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Unique research uses chemistry to fight terrorism

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A Perth based explosives chemist has received national recognition and financial support for his work in determining the origins of homemade bombs.

The Australian Government’s prestigious National PhD Program sees the Department of Education support PhD candidates to undertake industry-focused projects and will fund forensic chemist Robert Dunsmore’s Curtin University PhD research, to be conducted at ChemCentre in Western Australia.

Although there is extensive research into explosives, Mr Dunsmore’s work is distinctive because it is among the first to look at not only the components of homemade explosives, but also attempts to source the origins of those components.

Mr Dunsmore works as an expert in the field of fire and explosives at ChemCentre and will use the national funding to analyse the starting chemicals used in homemade explosives, to differentiate where the materials were sourced.

This will allow counter terrorism agencies to more easily identify perpetrators, track terrorist networks and prevent future attacks.

 Mr Dunsmore said his research would address a critical gap in forensic explosive analysis, which is currently limited to identifying the materials used.

“Homemade explosives are used globally for destruction and terrorism — and police and law enforcement agencies are dependent on explosive analysis to combat future risk of attacks,” he said.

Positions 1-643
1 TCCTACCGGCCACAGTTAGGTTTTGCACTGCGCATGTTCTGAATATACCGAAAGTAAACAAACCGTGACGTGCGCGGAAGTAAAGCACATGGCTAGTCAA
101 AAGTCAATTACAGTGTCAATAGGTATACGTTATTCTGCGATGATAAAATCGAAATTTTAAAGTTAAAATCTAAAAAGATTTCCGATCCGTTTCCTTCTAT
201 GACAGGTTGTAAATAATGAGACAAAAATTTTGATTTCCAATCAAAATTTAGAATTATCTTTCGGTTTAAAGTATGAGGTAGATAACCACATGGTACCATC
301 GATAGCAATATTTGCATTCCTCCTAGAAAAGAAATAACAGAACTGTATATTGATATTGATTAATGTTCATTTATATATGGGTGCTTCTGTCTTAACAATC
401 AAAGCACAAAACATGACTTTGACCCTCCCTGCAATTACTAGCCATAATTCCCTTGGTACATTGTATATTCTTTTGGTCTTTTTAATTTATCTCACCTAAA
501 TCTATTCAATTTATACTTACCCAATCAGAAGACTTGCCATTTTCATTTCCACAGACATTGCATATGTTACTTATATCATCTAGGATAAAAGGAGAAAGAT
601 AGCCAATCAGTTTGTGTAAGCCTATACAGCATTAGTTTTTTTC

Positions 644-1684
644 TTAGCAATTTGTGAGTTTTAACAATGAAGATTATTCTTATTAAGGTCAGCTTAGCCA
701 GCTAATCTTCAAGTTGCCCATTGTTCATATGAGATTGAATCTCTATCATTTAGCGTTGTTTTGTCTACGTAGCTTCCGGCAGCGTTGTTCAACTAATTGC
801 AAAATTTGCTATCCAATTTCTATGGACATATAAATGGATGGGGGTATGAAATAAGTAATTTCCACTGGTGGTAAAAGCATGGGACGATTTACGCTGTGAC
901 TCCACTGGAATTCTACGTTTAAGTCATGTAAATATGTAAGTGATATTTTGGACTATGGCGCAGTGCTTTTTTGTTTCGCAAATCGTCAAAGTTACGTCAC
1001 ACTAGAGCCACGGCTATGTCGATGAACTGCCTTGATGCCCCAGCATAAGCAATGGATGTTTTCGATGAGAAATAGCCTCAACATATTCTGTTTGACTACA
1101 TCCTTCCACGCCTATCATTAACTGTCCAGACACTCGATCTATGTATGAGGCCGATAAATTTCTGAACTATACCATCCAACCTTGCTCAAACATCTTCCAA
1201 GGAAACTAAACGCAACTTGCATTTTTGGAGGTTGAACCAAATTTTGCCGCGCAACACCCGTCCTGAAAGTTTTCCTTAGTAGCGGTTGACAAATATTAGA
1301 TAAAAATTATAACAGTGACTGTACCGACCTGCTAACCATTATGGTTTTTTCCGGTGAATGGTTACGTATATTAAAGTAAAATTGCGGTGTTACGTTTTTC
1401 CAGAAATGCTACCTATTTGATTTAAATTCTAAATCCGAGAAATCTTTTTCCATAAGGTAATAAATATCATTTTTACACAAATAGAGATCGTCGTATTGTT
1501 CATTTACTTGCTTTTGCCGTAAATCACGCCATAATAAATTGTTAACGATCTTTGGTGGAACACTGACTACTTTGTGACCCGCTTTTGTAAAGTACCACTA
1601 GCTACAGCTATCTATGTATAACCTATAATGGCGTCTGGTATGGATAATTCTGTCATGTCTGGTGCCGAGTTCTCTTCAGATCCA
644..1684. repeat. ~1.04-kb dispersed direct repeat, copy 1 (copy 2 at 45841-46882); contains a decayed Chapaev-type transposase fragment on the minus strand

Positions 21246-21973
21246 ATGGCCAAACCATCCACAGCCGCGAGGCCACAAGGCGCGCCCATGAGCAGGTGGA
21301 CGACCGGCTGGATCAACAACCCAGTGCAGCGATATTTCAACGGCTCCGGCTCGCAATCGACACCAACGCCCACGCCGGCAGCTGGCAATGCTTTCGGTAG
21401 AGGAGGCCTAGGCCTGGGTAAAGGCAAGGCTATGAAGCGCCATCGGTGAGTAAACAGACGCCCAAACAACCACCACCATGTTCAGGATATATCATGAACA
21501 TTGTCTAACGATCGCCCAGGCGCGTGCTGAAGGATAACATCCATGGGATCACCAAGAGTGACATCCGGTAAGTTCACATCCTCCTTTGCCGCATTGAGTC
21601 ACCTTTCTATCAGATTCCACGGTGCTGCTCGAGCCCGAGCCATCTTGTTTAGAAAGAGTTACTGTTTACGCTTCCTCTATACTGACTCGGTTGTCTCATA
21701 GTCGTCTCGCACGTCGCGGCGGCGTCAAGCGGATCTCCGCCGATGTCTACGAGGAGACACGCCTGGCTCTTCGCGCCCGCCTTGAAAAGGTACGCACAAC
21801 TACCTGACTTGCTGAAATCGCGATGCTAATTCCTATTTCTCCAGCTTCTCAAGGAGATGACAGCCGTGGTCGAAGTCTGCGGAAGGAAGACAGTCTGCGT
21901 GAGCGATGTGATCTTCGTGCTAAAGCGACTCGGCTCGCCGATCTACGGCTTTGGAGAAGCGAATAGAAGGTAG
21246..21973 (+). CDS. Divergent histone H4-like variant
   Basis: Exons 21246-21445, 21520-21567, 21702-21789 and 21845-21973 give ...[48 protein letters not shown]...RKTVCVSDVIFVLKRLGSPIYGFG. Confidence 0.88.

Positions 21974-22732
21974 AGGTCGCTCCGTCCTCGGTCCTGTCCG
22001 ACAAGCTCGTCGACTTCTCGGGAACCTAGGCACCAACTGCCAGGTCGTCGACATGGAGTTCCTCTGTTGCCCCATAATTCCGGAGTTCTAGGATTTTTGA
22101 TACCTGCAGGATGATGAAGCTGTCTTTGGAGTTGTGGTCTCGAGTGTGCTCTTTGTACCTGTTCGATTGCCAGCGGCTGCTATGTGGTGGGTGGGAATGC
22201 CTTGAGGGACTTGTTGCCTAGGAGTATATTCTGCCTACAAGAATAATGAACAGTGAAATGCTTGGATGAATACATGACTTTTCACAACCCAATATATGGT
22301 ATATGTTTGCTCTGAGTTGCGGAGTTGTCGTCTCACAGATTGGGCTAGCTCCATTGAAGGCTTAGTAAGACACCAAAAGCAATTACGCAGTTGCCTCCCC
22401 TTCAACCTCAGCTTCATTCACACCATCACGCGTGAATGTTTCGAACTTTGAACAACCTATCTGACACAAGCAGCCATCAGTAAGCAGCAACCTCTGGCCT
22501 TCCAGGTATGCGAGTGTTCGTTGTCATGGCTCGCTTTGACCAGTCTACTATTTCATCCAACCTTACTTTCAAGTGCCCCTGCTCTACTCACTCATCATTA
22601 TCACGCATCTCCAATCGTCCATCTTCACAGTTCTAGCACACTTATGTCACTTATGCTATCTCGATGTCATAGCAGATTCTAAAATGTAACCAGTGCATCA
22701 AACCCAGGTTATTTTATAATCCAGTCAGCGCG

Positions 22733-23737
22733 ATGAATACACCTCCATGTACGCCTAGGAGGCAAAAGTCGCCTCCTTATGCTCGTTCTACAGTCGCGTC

“This project aims to enhance what we can find out from the residue left from explosives — such as the ability to tell the difference between samples of the same type of explosives, which could be due to different starting materials.

“The potential to provide this additional information beyond the identification of explosives will increase police intelligence capabilities, which could include the ability to link an ingredient to make an explosive found at one location to an explosive found at another location.”

Curtin University and ChemCentre are delighted the Federal Government has awarded Mr Dunsmore a National Industry PhD, which also teaches candidates how to best commercialise their research.

ChemCentre Chief Executive Officer Peter McCafferty said Mr Dunsmore’s work would enhance the cutting-edge forensic services the organisation provides to law enforcement agencies.

“ChemCentre has some of the leading forensic scientists in Australia and it is great to see the work of our team is receiving national attention,” he said.

“Rob Dunsmore’s work will further grow ChemCentre’s ability to carry out forensic explosive analyses which will, in turn, provide improved capability for law enforcement investigations and counter-terrorism operations.

“We are delighted Rob’s work has been recognised through his national PhD.”

Curtin Pro Vice-Chancellor Science and Engineering Professor Mark Ogden said Mr Dunsmore’s research showcased the best of the University’s connection to major industry bodies such as ChemCentre.

“This important project draws upon the world class forensic and analytical chemistry expertise in the School of Molecular and Life Sciences and ChemCentre,” he said.

“The long-term partnership and collaboration between our two organisations continue to have impact and the award of this prestigious National Industry PhD project will add significantly to this.”

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